You are viewing documentation for Kubernetes version: v1.20
Kubernetes v1.20 documentation is no longer actively maintained. The version you are currently viewing is a static snapshot. For up-to-date documentation, see the latest version.
Reviewing pull requests
Anyone can review a documentation pull request. Visit the pull requests section in the Kubernetes website repository to see open pull requests.
Reviewing documentation pull requests is a great way to introduce yourself to the Kubernetes community. It helps you learn the code base and build trust with other contributors.
Before reviewing, it's a good idea to:
- Read the content guide and style guide so you can leave informed comments.
- Understand the different roles and responsibilities in the Kubernetes documentation community.
Before you begin
Before you start a review:
- Read the CNCF Code of Conduct and ensure that you abide by it at all times.
- Be polite, considerate, and helpful.
- Comment on positive aspects of PRs as well as changes.
- Be empathetic and mindful of how your review may be received.
- Assume good intent and ask clarifying questions.
- Experienced contributors, consider pairing with new contributors whose work requires extensive changes.
In general, review pull requests for content and style in English.
Go to https://github.com/kubernetes/website/pulls. You see a list of every open pull request against the Kubernetes website and docs.
Filter the open PRs using one or all of the following labels:
cncf-cla: yes(Recommended): PRs submitted by contributors who have not signed the CLA cannot be merged. See Sign the CLA for more information.
language/en(Recommended): Filters for english language PRs only.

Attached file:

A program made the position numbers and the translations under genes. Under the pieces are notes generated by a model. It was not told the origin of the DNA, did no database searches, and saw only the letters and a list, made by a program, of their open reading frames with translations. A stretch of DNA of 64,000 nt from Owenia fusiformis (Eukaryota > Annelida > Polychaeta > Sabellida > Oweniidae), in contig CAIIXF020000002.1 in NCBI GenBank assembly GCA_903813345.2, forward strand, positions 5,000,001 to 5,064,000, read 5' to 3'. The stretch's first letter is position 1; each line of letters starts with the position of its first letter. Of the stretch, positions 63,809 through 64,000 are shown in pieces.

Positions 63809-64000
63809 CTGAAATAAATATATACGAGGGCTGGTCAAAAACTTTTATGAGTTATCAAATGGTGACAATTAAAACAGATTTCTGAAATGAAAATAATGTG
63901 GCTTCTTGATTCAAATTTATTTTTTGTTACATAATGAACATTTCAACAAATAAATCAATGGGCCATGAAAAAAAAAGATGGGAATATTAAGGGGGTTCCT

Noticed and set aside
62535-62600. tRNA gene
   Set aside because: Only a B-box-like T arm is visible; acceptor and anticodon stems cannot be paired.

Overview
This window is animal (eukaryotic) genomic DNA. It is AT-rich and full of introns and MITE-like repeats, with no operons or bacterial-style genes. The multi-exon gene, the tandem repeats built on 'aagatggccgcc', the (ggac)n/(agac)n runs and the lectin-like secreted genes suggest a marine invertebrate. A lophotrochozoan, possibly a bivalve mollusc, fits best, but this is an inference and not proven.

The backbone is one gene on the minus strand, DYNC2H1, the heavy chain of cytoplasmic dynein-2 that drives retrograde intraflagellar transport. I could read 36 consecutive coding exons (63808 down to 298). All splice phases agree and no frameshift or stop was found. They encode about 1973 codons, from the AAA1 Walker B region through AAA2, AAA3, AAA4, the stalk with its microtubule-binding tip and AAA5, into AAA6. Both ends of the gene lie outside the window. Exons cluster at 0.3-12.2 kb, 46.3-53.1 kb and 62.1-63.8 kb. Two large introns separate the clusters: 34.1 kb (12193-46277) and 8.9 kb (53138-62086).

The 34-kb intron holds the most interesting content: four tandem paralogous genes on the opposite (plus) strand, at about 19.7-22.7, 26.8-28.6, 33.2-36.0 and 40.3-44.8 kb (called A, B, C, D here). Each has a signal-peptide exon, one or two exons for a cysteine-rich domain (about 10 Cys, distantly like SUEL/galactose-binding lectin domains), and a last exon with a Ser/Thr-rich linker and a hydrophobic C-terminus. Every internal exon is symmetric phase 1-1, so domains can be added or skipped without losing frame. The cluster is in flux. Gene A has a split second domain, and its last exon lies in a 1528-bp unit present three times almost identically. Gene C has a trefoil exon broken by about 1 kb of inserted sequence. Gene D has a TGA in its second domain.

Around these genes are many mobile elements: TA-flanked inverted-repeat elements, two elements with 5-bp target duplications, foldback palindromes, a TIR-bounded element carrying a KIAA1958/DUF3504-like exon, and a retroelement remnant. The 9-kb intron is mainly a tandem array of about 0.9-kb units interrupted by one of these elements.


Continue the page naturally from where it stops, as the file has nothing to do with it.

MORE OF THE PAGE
size/<size>: filters for PRs of a certain size. If you're new, start with smaller PRs.
Additionally, ensure the PR isn't marked as a work in progress. PRs using the
work in progresslabel are not ready for review yet.
Once you've selected a PR to review, understand the change by:
- Reading the PR description to understand the changes made, and read any linked issues
- Reading any comments by other reviewers
- Clicking the Files changed tab to see the files and lines changed
- Previewing the changes in the Netlify preview build by scrolling to the PR's build check section at the bottom of the Conversation tab and clicking the deploy/netlify line's Details link.
Go to the Files changed tab to start your review.
- Click on the
+symbol beside the line you want to comment on.
- Fill in any comments you have about the line and click either Add single comment (if you have only one comment to make) or Start a review (if you have multiple comments to make).
- When finished, click Review changes at the top of the page. Here, you can add add a summary of your review (and leave some positive comments for the contributor!), approve the PR, comment or request changes as needed. New contributors should always choose Comment.
- Click on the
When reviewing, use the following as a starting point.
Language and grammar
- Are there any obvious errors in language or grammar? Is there a better way to phrase something?
- Are there any complicated or archaic words which could be replaced with a simpler word?
- Are there any words, terms or phrases in use which could be replaced with a non-discriminatory alternative?
- Does the word choice and its capitalization follow the style guide?
- Are there long sentences which could be shorter or less complex?
- Are there any long paragraphs which might work better as a list or table?
- Does similar content exist elsewhere on the Kubernetes site?
- Does the content excessively link to off-site, individual vendor or non-open source documentation?
- Did this PR change or remove a page title, slug/alias or anchor link? If so, are there broken links as a result of this PR? Is there another option, like changing the page title without changing the slug?
- Does the PR introduce a new page? If so:
- Do the changes show up in the Netlify preview? Be particularly vigilant about lists, code blocks, tables, notes and images.
For small issues with a PR, like typos or whitespace, prefix your comments with
nit:. This lets the author know the issue is non-critical.